Born in Newburgh, N.Y. in 1972 to the son of a preacher father and schoolteacher mother, Saul quickly learned to value the weight of words. After graduating Moorhouse College with a Philosophy degree, Saul went on to pursue a Master’s in Acting at New York University. It was at this time, in 1995, that Saul began to emerge as a much needed voice in America with his spoken word and poetry, keeping New York City coffee house audiences captivated, hanging on every emotionally-charged, politically-sharp word.
He is the author of three collections of poetry: ,said the shotgun to the head. (2003 MTV Books/Simon and Schuster), She (1999 MTV Books/Simon and Schuster), and The Seventh Octave (1997 Moore Black Press). His writings have appeared in several anthologies and periodicals such as Catch the Fire, and The New York Times respectively.
Having defined and redefined poetry as an accessible, living art form, his groundbreaking work as a writer and actor in the film, Slam (Sundance’s Grand Jury Prize ’98; Cannes’ Camera D’Or ’98), garnered him a substantial amount of notoriety and placed him in the limelight as the figurehead for a new generation of poets, spoken word artists and actors.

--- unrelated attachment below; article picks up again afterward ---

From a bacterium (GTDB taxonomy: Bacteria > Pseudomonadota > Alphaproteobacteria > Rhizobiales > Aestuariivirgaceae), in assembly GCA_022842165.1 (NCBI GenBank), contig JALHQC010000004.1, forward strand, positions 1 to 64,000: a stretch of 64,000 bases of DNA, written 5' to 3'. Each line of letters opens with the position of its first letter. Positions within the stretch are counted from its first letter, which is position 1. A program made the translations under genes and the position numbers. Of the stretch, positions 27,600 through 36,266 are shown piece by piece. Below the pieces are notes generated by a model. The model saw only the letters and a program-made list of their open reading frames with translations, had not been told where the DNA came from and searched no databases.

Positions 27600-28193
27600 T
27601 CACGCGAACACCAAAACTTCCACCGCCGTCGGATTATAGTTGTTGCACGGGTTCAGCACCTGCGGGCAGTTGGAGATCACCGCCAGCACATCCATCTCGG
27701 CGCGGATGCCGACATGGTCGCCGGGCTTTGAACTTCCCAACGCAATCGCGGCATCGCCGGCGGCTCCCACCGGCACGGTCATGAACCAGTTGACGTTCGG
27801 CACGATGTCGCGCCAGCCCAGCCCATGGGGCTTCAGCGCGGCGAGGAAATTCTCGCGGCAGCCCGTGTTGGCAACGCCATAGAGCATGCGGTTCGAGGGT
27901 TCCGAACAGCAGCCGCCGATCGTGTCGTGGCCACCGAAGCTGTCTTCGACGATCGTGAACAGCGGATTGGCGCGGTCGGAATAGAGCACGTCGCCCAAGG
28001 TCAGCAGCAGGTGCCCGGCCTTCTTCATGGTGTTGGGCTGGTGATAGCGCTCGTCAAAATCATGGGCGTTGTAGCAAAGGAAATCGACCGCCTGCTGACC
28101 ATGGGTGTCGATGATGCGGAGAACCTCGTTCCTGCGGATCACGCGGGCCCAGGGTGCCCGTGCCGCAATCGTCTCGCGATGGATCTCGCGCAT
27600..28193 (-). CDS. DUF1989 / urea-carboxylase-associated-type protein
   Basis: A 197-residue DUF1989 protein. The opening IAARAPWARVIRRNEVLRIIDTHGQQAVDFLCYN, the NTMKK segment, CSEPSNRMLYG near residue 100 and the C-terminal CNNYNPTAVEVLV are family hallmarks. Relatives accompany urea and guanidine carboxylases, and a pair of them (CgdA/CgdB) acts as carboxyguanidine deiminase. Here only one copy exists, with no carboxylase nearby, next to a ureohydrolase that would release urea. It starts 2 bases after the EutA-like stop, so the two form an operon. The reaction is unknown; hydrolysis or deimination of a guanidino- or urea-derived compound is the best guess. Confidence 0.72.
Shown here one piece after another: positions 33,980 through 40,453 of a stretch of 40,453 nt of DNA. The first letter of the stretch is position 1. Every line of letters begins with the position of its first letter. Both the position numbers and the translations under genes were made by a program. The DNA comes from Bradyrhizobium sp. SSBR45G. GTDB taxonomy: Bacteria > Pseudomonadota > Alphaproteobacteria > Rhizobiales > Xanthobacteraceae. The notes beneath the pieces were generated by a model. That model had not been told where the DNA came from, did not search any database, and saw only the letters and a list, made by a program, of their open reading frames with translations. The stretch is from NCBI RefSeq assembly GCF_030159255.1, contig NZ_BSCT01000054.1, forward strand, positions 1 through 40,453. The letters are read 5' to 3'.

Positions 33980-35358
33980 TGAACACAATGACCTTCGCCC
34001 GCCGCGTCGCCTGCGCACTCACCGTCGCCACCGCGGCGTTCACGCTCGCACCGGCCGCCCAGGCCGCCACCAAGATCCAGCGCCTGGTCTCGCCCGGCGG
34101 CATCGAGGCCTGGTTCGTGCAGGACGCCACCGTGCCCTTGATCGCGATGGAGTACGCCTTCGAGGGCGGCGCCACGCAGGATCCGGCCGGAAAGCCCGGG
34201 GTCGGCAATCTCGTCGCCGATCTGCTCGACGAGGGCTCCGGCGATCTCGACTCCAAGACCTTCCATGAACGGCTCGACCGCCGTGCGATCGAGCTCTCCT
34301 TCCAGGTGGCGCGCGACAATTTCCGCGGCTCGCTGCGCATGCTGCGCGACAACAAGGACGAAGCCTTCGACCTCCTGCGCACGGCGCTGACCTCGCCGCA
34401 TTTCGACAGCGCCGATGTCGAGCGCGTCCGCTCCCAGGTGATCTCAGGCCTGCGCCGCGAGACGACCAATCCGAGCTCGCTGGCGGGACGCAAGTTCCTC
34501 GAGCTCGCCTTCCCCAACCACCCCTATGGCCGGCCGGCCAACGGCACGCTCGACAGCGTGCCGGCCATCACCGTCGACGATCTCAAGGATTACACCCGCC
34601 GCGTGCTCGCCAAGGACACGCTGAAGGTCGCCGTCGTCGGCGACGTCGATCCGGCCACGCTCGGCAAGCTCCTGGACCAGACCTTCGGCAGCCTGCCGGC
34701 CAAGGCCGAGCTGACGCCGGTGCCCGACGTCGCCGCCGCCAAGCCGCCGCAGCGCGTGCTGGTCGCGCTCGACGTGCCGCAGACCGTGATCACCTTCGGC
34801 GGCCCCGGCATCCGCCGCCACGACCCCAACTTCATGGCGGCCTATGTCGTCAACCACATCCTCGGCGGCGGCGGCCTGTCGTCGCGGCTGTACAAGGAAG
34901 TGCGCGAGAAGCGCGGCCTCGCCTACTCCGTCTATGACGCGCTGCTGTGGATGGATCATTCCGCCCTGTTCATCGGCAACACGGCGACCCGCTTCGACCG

In the music world, Saul made noise with some tracks in the mid to late 90’s on the Eargasm and Lyricist Lounge compilations, to name a few. The songs he released during this time period were grounded in hip-hop but were a far cry from the traditional rap that was gaining popularity at the time.
He released 2001’s Amethyst Rockstar, which was co-produced by Rick Rubin and won him critical acclaim all over the world (including The Times Best Album of the Year). Bridging the terrain between the lyrical force of hip hop and the power of raw rock n roll, he has toured with artists from Blackalicious, to Cursive and The Mars Volta.
Wichita released his eponymous album in 2005. As Saul explains “The tracks range from politics to relationships, and the politics of relationships. What I ended up with was something that captured the authoritative cool of hip-hop, the playful angst of rock & roll, the raw, emotional torment of emo – and, my favorite, “screamo” – and the fuck-offness of punk. Musically, if I had to categorize the album, I think I’d call it industrial punk-hop”. An endlessly dynamic, technicolour album, it was a stunning achievement from someone who has already accomplished so much.